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Introduction to Intellectual Property

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Essay title: Introduction to Intellectual Property

Introduction to Intellectual Property



Intellectual Property is an idea or innovation that is created or discovered. This includes things that you write, design, invent, software, trade secrets, sing, speak, draw, learn, etc... Intellectual property can be created by you or you can pay someone to create it for you. Intellectual property is protected by trade secrets, patents, trademarks and copyright laws. Each of these laws covers a specific type of intellectual property.


There are two types of patents; design and utility. Patents are used to protect inventions or designs for inventions. Patents last for 20 years and the application for a patent must past certain tests in order to be issued. An example of a utility patent would be a patent for a light bulb. A design patent would be used to protect a style or type of a light bulb. Patents are protected and monitored under the United States Department of Commerce, Patent and Trademark Office.


Trademarks are used to protect intellectual property such as brand names, logos, etc... Trademarks do not need to be applied for. There are 3 conditions for using a trademark: no one else can be using it, trademark is not a descriptive phrase commonly used and finally that you use it. (printing TM beside your intellectual property is sufficient.) Trademarks do not expire unless you stop using it.


Anything that is written can be copyrighted. It needs to be stated that you reserve the copyright to the material. (Ex. Copyright 1999 by Suzi Strange, All Rights Reserved) Other intellectual property that can be copyrighted are; songs, photographs, drawings, articles, artworks, lists, charts, etc... Copyrights are not monitored or recorded like patents.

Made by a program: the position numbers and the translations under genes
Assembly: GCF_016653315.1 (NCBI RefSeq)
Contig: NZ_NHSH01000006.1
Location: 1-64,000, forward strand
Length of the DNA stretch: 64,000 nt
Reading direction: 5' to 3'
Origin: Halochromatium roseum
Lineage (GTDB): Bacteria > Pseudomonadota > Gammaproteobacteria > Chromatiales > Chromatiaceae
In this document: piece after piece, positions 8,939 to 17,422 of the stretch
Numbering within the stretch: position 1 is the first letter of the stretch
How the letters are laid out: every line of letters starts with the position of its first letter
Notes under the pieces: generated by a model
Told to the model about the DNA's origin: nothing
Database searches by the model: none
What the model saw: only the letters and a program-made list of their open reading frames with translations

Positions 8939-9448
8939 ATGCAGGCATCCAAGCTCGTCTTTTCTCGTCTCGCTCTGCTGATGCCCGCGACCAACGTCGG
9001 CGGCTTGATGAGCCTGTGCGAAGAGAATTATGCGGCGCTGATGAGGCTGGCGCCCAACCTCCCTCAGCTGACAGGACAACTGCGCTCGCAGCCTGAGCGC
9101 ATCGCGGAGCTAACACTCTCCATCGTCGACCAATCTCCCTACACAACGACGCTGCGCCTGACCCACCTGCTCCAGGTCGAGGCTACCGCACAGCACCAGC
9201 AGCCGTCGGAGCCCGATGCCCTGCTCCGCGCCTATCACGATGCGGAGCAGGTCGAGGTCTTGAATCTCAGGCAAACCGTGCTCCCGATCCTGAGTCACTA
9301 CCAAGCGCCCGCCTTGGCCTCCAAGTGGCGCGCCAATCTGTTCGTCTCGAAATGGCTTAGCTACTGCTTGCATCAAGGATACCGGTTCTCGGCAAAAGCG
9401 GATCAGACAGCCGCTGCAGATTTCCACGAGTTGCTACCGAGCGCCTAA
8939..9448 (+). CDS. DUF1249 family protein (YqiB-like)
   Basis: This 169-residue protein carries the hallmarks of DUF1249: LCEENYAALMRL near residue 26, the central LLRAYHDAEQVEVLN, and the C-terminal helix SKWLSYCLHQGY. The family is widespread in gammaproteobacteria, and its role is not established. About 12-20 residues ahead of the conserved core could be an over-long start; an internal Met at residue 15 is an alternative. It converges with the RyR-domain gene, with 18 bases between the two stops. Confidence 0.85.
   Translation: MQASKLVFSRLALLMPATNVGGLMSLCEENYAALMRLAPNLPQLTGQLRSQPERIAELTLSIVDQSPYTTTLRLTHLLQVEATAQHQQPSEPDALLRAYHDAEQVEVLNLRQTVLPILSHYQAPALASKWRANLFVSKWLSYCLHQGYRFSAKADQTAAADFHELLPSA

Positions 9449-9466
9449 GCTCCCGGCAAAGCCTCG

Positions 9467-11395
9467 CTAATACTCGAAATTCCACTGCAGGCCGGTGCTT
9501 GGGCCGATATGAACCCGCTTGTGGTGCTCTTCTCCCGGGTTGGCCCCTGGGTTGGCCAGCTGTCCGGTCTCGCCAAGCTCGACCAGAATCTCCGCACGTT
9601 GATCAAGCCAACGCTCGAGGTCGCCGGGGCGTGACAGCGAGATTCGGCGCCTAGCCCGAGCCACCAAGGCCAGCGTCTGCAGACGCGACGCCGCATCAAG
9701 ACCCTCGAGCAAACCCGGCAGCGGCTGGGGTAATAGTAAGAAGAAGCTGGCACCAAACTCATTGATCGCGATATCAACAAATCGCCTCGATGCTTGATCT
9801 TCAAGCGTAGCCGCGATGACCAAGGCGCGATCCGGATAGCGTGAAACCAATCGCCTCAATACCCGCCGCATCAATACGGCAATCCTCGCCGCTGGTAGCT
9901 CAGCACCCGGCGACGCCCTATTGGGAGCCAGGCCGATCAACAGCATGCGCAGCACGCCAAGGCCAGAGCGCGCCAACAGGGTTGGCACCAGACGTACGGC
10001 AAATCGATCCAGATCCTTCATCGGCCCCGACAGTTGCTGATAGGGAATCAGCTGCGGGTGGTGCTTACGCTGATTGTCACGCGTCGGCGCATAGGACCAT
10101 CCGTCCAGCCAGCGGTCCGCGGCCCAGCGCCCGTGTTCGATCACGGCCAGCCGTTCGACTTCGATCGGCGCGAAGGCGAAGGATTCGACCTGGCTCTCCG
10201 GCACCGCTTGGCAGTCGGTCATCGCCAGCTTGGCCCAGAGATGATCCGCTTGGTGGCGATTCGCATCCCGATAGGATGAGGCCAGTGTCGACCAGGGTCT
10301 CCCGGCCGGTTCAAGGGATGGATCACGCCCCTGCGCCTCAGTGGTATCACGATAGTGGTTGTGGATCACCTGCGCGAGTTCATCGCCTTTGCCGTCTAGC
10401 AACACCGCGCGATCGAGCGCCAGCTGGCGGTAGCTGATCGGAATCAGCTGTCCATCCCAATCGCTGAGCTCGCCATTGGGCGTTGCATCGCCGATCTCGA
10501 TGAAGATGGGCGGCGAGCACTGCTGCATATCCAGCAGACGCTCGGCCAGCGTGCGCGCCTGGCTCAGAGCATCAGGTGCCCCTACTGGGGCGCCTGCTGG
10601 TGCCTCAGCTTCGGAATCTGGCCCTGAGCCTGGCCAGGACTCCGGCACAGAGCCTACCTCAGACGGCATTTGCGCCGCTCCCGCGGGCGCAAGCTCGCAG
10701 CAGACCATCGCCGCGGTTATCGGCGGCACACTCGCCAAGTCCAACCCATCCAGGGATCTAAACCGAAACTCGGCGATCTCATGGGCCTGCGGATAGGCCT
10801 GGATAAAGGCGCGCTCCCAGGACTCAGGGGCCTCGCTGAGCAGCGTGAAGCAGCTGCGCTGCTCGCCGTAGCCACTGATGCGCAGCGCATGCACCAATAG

Trade Secrets

This intellectual property involves keeping secret a certain formula, recipe, design, etc... The secret can be kept by persons signing papers agreeing to keep the secret or by admitting that this is a trade secret. An example would be the recipe for a food product.

Although intellectual property includes the above four categories, not all of these pertain directly to technology and education. Therefore, this white paper will focus on the issues of copyright and its involvement with education.

Sources: (Adapted from)

Intellectual Property: A Brief Tour of the Issue, [] (February, 1999)

Weinstein, Lee, "A Short Course on Proprietary Intellectual Property", [], (February 1999)

Copyright - Definition

The subject matter of copyright is usually described as "literary and artistic works," that is, original creations in the fields of literature and arts. The form in which such works are expressed may be words, symbols, music, pictures, three-dimensional objects, or combinations thereof (as in the case of an opera or a motion picture). Practically all national copyright laws provide for the protection of the following types of works:

literary works: novels, short stories, poems, dramatic works and any other writings, irrespective of their content (fiction or nonfiction), length, purpose (amusement, education, information, advertisement, propaganda, etc.), form (handwritten, typed, printed; book, pamphlet, single sheets, newspaper, magazine); whether published or unpublished; in most countries computer programs and "oral works," that is, works not reduced to writing, are also protected by the copyright law;

musical works: whether serious or light; songs, choruses, operas, musicals, operettas; if for instruments, whether for one instrument (solos), a few instruments (sonatas, chamber music, etc.) or many (bands, orchestras)

choreographic works;

artistic works: whether two-dimensional (drawings, paintings, etchings, lithographs, etc.) or three-dimensional (sculptures, architectural works), irrespective of their content (representational or abstract) and destination ("pure" art, for advertisement, etc.);

maps and technical drawings;

photographic works: irrespective of the subject

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